Phillips v. State

Decision Date18 December 2015
Docket NumberCR-12-0197
Citation287 So.3d 1063
Parties Jessie Livell PHILLIPS v. STATE of Alabama
CourtAlabama Court of Criminal Appeals

Jessie Livell Phillips was convicted of one count of capital murder for causing the death of his wife, Erica Phillips ("Erica"), and their unborn child ("Baby Doe") during "one act or pursuant to one scheme or course of conduct," see § 13A-5-40(a)(10), Ala. Code 1975, and the jury unanimously recommended that Phillips be sentenced to death. After receiving a presentence-investigation report and after conducting a sentencing hearing, the Marshall Circuit Court ("the trial court") followed the jury's advisory recommendation and sentenced Phillips to death. This appeal, which is automatic in a case involving the death penalty, followed. See § 13A-5-53, Ala. Code 1975. For the reasons set forth below, we affirm Phillips's conviction and remand this case to the trial court for that court to correct deficiencies in its sentencing order.


On February 27, 2009, Phillips, Erica, and their two children met Erica's brother, Billy Droze ("Billy"), at a McDonald's restaurant in Hampton Cove. According to Billy, they all arrived at the McDonald's restaurant at the same time and Phillips and Erica were driving two separate vehicles—Erica was driving a black Ford Explorer Sport Trac truck and Phillips was driving a black Nissan Maxima car. Billy explained that, before that day, he had not seen the Nissan Maxima. Thereafter, Phillips, Billy, Erica, and the two children entered the McDonald's restaurant to eat lunch, and they stayed there for approximately 30 to 45 minutes. While at the restaurant, they decided to all drive to the car wash in Guntersville to visit Erica and Billy's brother, Lance Droze ("Lance"), who was working at the car wash that day.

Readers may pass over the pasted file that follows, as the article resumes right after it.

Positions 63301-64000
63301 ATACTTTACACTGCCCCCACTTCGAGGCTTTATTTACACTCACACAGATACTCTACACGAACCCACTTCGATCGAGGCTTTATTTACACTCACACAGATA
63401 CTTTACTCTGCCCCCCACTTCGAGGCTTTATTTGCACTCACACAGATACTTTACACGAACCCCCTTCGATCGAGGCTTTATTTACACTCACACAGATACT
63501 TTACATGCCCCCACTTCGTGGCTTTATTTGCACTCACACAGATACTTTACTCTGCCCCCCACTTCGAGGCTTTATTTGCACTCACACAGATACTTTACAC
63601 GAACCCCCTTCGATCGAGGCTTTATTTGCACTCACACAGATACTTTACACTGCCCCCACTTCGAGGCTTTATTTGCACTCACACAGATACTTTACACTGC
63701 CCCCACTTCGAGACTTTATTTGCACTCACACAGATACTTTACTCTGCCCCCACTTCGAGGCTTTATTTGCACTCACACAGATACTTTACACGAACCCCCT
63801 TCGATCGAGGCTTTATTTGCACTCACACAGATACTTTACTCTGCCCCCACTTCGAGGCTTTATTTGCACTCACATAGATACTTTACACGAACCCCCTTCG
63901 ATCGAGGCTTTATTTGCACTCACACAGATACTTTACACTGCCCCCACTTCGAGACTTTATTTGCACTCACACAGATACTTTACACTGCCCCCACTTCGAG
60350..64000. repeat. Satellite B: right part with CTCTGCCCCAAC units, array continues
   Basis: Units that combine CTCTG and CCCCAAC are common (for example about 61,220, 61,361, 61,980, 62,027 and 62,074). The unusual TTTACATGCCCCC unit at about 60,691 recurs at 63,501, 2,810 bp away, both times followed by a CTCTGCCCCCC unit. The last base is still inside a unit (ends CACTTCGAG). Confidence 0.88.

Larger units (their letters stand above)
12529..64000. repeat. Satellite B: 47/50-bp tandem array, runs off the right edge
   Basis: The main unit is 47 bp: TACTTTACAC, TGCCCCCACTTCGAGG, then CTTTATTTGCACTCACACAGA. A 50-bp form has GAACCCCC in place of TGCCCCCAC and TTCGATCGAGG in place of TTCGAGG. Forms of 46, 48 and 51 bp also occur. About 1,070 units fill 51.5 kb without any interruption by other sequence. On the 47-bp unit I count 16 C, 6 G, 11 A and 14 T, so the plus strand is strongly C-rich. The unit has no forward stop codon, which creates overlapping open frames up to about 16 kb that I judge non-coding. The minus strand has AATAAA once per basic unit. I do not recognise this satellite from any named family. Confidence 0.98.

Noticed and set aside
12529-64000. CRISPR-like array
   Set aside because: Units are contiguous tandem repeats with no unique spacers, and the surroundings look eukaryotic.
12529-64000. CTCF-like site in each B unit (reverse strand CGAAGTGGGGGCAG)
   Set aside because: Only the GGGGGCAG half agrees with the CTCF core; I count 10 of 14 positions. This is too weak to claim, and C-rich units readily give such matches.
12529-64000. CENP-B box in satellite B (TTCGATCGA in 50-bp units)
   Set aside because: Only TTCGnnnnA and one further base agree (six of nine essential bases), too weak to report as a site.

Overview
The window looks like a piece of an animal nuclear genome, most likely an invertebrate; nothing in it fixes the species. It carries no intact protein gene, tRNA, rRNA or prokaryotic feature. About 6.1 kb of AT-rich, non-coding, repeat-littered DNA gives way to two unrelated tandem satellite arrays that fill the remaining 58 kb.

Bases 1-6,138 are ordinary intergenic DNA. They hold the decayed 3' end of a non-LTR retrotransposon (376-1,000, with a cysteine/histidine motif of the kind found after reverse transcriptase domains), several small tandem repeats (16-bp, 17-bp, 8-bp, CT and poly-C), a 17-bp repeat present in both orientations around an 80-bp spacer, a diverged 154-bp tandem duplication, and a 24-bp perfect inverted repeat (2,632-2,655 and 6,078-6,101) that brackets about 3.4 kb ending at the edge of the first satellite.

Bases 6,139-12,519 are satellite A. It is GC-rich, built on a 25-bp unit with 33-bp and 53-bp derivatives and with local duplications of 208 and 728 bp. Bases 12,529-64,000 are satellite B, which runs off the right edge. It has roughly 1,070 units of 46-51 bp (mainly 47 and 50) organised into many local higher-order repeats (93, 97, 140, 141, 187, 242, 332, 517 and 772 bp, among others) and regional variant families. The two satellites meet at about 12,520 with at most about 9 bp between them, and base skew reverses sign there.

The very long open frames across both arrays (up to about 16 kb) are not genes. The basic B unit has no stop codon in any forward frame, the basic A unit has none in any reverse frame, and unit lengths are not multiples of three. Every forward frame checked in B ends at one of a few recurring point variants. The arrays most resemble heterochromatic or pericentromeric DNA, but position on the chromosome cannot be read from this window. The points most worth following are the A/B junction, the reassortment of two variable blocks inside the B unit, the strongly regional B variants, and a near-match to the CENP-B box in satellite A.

According to Billy, they left the restaurant driving three separate vehicles--Erica drove the truck, Phillips drove the car, and Billy drove his vehicle--and they all arrived at the car wash at the same time. Billy explained that they parked each of their vehicles in three separate car-wash "bays." When they arrived at the car wash, Billy saw Lance washing a boat in one of the car-wash bays; he exited his vehicle, walked over to Lance, and told him that they were there to see him. Shortly thereafter, Lance finished washing the boat and hauled it away from the car wash, and Billy walked back to his vehicle.